Adapted from an article by: Jeffrey Hayzlett
One thing that many people may not know about me is that on top of being a podcast host for CBS radio and TV host for C-Suite TV, I am also a beekeeper. Out at my place in South Dakota, I have hives set up, and every year, my family harvests honey for our side business, Hayzlett Honey. It’s fun, relaxing, tasty and a great way to help save the bees. They are vital to the global food supply, and according to the U.S. Department of Agriculture, U.S. beekeepers experienced over 42 percent in loss in their honeybee colonies from 2014 to 2015.
Seeing a bee can strike fear into some, but there are great lessons to be learned from these creatures. They are experts in working together, achieving goals to positively impact the common good. Here are four lessons we can all learn from bees:
1. Work together.
In a single colony, there can be thousands of bees that need to work together in order to survive. Survival is a pretty good incentive to work together — and in order for your law practice to survive, your team must work together. Bees have neither ego nor ulterior motives they’re working around. Instead, they are totally focused on obtaining the goals for the betterment of the entire colony, not just specific individuals.
For your team to really understand what together means, you as the leader must be totally transparent in how the practice runs. If your practice is experiencing challenges, sit down with your team for a brainstorming session. Just landed a big win? Share that with the team, in both a congratulatory announcement and celebration, whether it’s bringing in lunch or taking folks out for a beer.
My best practice: Don’t hide in your office or in the boardroom. Be out where your team is. In fact, even bring some of your meetings and calls out into the open, so the team has the chance to hear how the practice is being run.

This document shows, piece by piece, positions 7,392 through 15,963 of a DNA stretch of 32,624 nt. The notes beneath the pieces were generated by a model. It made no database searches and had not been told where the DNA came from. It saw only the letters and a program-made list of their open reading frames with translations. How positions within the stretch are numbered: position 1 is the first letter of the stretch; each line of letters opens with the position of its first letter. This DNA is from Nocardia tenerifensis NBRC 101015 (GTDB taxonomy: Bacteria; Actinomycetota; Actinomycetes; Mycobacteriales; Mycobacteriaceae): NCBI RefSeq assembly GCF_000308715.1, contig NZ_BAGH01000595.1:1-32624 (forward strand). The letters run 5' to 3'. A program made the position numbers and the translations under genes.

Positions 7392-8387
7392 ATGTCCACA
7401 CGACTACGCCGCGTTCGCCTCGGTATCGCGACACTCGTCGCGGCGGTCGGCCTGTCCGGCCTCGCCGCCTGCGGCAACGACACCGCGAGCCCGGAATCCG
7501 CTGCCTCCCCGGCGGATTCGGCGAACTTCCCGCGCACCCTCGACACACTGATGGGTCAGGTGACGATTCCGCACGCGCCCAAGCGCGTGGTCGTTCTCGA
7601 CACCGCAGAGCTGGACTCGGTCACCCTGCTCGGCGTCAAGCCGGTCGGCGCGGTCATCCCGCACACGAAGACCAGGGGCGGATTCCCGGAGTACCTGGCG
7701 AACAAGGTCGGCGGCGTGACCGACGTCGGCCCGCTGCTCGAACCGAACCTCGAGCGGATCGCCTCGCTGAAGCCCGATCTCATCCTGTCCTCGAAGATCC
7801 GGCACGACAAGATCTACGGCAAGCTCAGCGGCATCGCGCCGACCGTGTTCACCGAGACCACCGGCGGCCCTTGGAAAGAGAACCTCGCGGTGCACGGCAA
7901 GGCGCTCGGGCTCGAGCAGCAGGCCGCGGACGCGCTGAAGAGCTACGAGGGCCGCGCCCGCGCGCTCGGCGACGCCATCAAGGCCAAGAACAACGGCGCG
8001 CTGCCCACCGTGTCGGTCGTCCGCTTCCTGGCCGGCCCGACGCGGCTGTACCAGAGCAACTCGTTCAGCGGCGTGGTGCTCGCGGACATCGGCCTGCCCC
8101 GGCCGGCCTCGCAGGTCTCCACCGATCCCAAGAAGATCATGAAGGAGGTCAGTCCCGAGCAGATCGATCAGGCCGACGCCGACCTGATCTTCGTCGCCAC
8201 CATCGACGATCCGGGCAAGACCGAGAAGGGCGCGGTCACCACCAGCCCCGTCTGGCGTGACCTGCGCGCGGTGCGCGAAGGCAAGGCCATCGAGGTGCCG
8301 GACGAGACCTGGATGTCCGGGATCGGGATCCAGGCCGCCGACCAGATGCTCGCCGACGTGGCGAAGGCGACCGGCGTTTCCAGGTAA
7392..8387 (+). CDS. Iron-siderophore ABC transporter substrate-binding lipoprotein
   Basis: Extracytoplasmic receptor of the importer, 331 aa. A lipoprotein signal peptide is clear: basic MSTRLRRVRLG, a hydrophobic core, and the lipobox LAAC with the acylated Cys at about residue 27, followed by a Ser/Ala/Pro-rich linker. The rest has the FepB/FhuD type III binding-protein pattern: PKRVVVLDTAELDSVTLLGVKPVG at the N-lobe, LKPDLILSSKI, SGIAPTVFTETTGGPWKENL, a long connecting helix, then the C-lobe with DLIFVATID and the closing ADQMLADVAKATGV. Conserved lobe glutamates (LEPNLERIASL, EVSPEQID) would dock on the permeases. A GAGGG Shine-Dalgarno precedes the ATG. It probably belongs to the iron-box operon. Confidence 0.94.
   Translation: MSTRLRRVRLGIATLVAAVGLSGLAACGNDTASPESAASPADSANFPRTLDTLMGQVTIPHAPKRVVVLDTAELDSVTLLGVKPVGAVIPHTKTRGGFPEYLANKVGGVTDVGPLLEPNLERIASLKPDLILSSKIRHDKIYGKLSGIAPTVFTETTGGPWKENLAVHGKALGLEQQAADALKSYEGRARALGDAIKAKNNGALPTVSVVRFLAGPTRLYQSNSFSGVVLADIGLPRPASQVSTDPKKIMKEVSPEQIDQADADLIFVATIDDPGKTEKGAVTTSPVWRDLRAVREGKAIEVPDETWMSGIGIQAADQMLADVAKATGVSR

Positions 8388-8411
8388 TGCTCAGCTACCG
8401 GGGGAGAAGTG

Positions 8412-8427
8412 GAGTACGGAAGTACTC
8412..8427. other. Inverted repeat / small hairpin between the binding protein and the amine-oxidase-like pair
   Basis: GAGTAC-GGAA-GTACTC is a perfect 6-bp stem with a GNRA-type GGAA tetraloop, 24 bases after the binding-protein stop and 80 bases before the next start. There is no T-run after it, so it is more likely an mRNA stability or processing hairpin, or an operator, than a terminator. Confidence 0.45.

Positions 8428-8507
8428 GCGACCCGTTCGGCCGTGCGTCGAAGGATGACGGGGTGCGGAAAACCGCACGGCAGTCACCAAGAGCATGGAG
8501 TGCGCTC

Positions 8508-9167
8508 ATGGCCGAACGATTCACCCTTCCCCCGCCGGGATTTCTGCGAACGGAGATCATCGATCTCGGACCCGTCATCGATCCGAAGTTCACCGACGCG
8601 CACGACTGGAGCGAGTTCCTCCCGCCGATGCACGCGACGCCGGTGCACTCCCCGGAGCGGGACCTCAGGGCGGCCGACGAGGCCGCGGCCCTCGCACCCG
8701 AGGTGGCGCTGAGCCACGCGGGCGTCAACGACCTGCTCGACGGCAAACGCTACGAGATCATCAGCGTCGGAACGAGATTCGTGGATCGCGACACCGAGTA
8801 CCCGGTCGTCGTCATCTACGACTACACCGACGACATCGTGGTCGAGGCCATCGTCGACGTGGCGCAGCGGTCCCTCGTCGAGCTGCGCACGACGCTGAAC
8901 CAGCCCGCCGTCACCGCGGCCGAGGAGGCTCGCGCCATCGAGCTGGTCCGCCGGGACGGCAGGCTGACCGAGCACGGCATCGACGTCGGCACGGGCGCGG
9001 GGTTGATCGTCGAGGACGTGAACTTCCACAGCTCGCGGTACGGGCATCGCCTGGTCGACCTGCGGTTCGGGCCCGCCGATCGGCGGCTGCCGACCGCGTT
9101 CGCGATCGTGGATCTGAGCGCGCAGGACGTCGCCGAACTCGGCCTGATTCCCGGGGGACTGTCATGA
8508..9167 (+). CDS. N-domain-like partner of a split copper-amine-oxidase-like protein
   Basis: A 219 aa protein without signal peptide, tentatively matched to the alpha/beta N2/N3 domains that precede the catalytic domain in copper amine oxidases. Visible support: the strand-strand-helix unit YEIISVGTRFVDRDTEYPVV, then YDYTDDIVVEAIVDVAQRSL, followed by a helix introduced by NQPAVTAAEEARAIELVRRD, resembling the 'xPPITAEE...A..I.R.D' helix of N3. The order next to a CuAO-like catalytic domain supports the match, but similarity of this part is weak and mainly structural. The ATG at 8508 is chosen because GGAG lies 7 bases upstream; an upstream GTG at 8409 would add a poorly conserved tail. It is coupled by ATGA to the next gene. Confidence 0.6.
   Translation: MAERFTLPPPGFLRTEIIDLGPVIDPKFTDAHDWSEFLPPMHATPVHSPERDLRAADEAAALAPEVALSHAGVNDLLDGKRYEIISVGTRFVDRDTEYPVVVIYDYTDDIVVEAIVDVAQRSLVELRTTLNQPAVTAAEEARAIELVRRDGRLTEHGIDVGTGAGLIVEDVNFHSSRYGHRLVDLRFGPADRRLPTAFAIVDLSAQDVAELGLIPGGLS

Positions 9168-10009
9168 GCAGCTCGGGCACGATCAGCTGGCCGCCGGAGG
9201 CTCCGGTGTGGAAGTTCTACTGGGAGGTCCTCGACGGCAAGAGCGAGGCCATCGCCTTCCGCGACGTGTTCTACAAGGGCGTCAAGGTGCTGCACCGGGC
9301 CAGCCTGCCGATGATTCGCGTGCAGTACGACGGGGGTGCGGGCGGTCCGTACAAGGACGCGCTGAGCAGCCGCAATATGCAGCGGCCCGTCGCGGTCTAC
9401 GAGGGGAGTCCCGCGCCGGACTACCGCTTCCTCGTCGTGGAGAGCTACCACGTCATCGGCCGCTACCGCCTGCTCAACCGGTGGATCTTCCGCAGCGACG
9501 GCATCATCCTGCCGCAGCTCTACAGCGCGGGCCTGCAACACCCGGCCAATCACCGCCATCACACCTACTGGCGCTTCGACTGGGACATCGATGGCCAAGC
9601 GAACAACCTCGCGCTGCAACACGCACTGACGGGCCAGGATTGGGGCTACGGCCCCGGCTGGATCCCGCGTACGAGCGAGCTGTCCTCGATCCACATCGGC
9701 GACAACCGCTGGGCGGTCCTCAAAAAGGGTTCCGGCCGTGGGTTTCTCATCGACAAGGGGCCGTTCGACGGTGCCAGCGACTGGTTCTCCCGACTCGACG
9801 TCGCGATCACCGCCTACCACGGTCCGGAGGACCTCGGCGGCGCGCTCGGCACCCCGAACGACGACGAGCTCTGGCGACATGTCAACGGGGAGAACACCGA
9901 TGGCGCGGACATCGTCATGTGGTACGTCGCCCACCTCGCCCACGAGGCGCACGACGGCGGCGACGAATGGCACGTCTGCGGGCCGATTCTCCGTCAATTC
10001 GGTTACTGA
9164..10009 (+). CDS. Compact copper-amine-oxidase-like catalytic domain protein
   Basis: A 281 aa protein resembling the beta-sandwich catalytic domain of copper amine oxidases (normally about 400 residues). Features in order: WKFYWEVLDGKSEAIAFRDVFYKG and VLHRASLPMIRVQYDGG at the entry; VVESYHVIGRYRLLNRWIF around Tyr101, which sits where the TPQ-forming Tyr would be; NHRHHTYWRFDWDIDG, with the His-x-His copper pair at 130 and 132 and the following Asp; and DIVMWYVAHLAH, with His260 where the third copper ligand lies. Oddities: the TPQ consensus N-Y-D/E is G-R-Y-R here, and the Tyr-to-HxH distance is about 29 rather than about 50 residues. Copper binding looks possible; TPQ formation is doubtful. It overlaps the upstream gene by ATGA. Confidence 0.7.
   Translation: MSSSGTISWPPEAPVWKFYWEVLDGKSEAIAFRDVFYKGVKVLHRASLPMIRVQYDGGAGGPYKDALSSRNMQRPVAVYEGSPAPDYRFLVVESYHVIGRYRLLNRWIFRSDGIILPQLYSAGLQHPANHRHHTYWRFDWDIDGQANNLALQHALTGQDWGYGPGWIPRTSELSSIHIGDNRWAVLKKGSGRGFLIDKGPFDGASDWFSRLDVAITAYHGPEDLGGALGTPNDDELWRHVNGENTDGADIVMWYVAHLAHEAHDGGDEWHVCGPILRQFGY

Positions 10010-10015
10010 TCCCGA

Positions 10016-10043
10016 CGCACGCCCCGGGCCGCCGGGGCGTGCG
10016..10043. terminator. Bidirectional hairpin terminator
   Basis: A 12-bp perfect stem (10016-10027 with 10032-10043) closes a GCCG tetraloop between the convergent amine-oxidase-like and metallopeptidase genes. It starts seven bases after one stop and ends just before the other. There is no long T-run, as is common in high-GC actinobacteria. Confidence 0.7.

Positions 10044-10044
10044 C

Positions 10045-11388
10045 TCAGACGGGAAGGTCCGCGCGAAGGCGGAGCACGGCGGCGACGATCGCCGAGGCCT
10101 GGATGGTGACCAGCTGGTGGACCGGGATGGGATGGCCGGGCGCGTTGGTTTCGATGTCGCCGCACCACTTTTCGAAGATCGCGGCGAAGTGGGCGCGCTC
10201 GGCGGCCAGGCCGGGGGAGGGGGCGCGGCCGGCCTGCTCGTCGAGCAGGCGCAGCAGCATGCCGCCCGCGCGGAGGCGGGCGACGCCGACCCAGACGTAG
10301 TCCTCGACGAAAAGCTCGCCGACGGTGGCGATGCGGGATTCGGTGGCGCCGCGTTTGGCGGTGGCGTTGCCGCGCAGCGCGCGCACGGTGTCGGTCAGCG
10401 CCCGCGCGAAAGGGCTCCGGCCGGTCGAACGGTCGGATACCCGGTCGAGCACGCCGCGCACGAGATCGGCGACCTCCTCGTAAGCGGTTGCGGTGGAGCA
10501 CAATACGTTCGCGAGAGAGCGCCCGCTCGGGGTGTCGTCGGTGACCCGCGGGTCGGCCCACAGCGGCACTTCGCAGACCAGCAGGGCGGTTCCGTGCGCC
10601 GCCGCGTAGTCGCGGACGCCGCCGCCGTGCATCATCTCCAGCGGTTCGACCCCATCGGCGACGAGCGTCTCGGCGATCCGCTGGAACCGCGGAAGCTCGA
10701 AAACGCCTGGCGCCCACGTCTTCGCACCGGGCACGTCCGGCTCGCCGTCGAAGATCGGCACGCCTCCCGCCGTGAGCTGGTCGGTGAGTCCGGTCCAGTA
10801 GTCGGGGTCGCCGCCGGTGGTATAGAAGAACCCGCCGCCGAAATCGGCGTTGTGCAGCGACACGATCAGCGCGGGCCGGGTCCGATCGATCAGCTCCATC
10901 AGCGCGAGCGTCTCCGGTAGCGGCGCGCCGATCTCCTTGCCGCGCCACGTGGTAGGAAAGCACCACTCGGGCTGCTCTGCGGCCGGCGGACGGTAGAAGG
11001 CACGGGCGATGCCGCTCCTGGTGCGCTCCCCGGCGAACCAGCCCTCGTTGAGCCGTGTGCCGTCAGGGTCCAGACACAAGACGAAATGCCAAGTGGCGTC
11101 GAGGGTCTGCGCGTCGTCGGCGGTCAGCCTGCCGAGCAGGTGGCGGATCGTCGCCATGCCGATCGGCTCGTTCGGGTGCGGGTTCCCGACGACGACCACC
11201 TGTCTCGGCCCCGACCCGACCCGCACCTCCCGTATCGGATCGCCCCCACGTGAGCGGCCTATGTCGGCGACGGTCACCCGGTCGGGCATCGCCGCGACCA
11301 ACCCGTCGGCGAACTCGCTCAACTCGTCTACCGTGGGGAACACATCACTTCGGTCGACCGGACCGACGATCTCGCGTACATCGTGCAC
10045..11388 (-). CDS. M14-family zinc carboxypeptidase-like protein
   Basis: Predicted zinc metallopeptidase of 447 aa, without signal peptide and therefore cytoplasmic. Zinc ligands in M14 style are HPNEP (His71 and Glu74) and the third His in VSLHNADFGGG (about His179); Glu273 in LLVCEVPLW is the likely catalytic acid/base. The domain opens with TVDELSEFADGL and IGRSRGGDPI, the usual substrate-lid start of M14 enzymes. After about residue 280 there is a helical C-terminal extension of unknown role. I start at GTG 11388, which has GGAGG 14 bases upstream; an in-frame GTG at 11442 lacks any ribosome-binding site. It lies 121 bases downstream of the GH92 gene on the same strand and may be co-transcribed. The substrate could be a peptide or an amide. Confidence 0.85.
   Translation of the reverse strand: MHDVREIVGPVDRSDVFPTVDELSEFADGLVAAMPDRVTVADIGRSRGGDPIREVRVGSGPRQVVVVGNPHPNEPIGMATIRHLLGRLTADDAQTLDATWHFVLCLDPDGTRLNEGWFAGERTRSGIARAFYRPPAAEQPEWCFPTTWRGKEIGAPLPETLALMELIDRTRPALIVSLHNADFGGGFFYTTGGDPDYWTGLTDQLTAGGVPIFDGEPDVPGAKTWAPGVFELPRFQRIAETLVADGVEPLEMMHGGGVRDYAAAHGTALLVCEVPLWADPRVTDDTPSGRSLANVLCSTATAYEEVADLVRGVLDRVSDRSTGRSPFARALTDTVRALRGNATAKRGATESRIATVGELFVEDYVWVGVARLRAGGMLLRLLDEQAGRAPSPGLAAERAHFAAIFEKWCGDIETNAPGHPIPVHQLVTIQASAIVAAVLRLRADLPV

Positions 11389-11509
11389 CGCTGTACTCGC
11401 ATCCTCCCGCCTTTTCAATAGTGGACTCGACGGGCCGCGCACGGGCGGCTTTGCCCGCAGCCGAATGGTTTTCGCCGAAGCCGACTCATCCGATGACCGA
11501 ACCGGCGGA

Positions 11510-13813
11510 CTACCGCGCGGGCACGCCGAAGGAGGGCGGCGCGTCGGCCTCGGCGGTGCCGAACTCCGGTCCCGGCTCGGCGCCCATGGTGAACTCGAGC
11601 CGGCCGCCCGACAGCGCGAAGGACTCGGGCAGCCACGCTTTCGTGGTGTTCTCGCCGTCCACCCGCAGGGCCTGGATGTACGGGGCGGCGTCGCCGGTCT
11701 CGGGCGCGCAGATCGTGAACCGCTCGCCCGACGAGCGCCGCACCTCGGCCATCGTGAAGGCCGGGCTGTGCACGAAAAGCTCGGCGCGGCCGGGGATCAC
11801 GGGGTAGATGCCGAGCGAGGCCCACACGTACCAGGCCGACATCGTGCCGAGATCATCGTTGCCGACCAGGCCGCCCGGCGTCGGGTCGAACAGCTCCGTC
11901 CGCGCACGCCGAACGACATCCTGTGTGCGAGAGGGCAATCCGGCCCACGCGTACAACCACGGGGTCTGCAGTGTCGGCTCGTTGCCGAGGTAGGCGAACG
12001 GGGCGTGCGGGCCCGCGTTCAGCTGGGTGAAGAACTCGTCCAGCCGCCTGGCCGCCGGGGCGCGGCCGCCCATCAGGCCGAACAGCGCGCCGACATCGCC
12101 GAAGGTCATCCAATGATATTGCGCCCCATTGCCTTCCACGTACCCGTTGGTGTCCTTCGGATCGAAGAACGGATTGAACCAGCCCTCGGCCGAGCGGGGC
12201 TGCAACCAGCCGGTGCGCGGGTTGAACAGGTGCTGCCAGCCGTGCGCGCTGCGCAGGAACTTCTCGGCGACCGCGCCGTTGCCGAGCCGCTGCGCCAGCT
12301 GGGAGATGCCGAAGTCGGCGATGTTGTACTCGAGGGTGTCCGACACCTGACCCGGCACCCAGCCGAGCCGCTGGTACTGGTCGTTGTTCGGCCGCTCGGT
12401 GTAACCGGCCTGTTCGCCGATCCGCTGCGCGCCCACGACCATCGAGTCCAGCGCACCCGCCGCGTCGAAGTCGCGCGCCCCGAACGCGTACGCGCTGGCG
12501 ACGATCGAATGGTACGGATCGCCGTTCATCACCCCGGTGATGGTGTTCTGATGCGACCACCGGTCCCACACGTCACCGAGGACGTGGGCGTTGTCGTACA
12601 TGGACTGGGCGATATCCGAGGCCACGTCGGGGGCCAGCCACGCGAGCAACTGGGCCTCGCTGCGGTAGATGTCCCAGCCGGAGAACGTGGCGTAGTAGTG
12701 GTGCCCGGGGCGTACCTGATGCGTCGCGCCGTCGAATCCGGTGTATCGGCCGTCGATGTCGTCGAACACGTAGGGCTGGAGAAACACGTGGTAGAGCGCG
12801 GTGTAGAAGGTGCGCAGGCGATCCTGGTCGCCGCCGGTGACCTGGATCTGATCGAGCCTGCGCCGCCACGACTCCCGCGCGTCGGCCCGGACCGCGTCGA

Just as bees best communicate in dances and pheromones, your practice must have a solid communication structure in place. Team members must be confident and comfortable enough to raise the red flag if needed, ask their colleagues for help or reach out to you for guidance. If bees were unable to effectively communicate with one another, their very survival would be at stake.
Communication is just as critical to your practice’s survival. You must also be clear in your communication to your team. Don’t be vague in requests — be specific. Be clear and concise in your expectations and goals, and expect that how you communicate to your team will be how they communicate back to you.
My best practice: Set aside time each week to talk with your team individually and as a group. Keep it to a standing meeting — 15 minutes at most. That way, everyone has time to bring opportunities and challenges to you without beating around the proverbial bushes.
A bee’s survival also depends on their ability to adapt. If environmental factors such as extreme temperatures or drought threaten their survivability, bees will relocate to better circumstances. They don’t let personal feelings or the notion of “we’ve always done it this way” interfere with the bottom line.
Encourage your team to do away with any preconceived notions of how your practice needs to be run, and quit with any limiting excuses. Running a successful practice is hard work, and it’s called that because it’s hard.
My best practice: Get in the habit of causing tension amongst your team, clients, partners and everyone in between. Ask probing questions that push people to the edge of the table instead of staying comfortable in the middle. We’re change agents — so we need to act like it.
4. Servant leadership
Yes, there is a queen bee — but she isn’t a tyrannical leader laying down laws. Rather, she is a servant to her hive, laying eggs and producing more quality bees to help ensure the hive continues. The queen knows her role within the colony and performs her duties while trusting the hive to do their duties.
As much as we are leaders in our firms, guiding others to achieve our vision for the firm — we are also servants to our team. There have been times where I’ve had to let clients go because they weren’t a right fit for our practice. Rather than force my team to work with the client, it was best for our practice to introduce the client to another firm who could best meet their needs. Does it sting to lose money? Sure — but it stings even worse when my team is struggling to meet unrealistic goals set forth by clients, and other clients are feeling the effect.
Other times, I’m the one who needs to step out of the way of my team. My team knows what they’re doing, and they don’t need (or want!) me micromanaging details, so I need to get out of their way and let them do what they do best.
My best practice: Ask what your team needs from you and actively listen. Sometimes their requests are actually just opportunities to vent, whereas other times they’re actual needs. It’s your job as the leader to discern the two and take action when need be.
Read more: http://www.entrepreneur.com/article/249611